Back at Fauxlivia's house, she's rocking Henry to sleep and singing him a lullaby, and not one of those scary lullabies that involve babies falling out of trees but a proper lullaby about love. She puts him in his crib, and then makes a worried face, and then goes out into the living room, where Lincoln Lee is looking at a picture of the two of them, Fauxlivia holding a medal -- her first commendation, she says, but Lee doesn't need reminding because it was for dragging his ass out of a Class 4 vortex.
After a little more joshing, Lee gets serious and says she can't do this alone. He wants to come with her. "As much as I would love to have you watching my butt, I need you here," she says, and makes him promise to take Henry to her mother's if she doesn't come back tomorrow. "You really think Peter Bishop can stop this? That he can heal both worlds?" She's not sure but thinks that if anyone can change Walternate's mind, it will be his son. Lee says he'll see her when she gets back, and they hug, and Fauxlivia's on her way.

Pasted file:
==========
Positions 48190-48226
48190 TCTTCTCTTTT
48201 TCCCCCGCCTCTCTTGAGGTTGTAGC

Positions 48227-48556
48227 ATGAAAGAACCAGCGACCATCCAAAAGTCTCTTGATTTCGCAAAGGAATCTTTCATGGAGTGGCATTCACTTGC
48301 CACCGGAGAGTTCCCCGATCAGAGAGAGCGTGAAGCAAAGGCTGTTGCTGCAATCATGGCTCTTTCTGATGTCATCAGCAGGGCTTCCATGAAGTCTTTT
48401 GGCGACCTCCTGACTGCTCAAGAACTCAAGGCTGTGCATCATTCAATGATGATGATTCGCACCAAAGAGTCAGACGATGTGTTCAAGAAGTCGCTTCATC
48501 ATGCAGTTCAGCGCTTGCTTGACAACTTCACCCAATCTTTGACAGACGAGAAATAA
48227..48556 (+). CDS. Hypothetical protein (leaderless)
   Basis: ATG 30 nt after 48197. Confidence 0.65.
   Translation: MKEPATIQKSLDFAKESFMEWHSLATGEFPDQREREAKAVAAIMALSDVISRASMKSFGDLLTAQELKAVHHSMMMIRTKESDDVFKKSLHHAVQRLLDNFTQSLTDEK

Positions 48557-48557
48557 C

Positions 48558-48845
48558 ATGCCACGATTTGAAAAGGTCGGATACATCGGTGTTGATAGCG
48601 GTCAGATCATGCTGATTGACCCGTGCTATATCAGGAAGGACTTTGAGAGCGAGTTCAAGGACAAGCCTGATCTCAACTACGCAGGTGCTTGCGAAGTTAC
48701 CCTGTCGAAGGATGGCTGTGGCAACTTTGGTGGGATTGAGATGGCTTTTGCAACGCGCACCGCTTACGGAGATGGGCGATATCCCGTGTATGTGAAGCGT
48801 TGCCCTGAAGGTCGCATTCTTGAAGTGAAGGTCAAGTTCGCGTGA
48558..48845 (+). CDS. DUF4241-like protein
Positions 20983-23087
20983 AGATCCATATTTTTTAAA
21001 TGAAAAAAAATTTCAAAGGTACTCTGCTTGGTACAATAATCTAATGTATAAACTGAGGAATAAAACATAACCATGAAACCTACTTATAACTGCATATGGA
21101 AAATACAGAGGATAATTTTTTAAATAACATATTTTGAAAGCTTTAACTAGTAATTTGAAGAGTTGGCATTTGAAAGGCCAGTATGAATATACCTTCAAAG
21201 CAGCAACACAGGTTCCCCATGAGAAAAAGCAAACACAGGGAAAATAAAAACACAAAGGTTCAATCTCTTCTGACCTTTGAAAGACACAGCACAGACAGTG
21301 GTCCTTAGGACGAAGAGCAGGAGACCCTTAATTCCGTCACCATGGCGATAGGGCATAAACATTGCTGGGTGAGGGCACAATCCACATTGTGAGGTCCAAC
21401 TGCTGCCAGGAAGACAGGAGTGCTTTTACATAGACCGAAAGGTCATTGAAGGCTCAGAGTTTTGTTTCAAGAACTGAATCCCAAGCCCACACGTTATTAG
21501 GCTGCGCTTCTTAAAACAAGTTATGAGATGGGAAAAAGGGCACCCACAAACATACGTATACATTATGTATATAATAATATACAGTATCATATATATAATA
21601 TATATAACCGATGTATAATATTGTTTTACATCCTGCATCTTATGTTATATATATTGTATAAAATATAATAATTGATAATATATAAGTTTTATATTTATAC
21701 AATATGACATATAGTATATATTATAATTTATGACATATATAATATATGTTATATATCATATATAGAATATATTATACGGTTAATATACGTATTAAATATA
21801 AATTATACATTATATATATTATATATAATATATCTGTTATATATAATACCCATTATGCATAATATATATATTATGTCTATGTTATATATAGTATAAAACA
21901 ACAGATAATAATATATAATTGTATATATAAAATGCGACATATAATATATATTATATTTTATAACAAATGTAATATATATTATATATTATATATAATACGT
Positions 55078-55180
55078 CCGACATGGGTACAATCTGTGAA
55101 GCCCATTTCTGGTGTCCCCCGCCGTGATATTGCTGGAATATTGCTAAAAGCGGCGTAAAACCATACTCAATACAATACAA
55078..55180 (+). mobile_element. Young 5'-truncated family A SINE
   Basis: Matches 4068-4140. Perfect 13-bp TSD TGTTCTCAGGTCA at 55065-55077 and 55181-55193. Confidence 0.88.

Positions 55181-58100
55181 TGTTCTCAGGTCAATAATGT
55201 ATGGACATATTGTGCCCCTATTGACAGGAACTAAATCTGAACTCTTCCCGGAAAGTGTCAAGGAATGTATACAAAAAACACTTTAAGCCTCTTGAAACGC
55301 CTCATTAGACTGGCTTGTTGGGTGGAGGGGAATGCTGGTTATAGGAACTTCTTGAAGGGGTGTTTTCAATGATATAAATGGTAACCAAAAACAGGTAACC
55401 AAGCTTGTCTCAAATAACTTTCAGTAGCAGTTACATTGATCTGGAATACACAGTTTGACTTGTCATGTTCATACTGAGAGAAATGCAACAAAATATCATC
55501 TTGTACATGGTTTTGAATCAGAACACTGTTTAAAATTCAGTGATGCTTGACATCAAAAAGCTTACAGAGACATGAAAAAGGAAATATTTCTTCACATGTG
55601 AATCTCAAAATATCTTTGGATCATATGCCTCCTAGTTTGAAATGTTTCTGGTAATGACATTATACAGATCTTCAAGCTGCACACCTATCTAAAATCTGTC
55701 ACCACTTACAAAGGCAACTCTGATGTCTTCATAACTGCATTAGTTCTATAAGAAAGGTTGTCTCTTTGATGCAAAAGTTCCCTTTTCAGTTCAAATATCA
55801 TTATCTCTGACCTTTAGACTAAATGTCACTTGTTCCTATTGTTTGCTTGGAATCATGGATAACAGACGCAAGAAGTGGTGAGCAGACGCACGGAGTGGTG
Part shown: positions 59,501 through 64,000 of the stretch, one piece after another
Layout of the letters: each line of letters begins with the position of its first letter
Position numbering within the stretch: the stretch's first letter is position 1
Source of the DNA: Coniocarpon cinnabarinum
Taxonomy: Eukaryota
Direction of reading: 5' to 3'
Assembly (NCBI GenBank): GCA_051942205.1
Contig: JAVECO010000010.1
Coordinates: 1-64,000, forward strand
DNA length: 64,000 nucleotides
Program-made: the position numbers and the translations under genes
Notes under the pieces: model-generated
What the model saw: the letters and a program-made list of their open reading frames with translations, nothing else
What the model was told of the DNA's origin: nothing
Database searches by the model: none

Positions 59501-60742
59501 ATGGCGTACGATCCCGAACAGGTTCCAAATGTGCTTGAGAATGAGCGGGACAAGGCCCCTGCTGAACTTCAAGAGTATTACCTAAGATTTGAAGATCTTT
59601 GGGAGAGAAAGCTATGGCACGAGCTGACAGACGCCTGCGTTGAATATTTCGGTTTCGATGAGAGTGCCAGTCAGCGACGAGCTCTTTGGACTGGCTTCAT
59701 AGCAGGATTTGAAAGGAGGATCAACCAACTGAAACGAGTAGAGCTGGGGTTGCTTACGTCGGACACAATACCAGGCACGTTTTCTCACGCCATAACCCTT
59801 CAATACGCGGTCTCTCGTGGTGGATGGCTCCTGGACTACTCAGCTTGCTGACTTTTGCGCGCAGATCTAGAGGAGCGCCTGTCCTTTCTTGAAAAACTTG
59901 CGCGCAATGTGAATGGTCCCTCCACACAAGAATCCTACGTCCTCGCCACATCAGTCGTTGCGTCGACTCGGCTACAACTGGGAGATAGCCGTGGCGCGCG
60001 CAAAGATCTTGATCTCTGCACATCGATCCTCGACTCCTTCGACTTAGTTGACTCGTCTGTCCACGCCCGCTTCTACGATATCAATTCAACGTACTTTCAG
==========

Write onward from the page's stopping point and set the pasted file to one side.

Brandonate's in his lab listening to a ball game in which A) the Dodgers are still playing in Brooklyn at Ebbets Field, and B), breaking MY heart, the Expos are still a team that exists. All of a sudden I'm rooting for Earth-2 to survive. Then Fauxlivia is suddenly there, shutting off the radio, surprising Brandonate, who calmly reminds her that this is a restricted area. Fauxlivia's got a gun that says otherwise, though, and she points it at him and asks him how Walternate brought Peter back from the other side 10 months ago.
He plays dumb, and she threatens to shoot him in the knee if he lies to her again. Next thing we know, she's marching him down the hall at gunpoint -- he says the watch commander patrols the area every five minutes, but she already knows it's every twelve. So he tries the standard "This is never going to work" routine. "The technology you want never made it out of the test phase because it breaks down the molecular cohesion of the person crossing over. The Secretary took a huge risk crossing over once," he says, adding that for some test subjects, the crossing was lethal.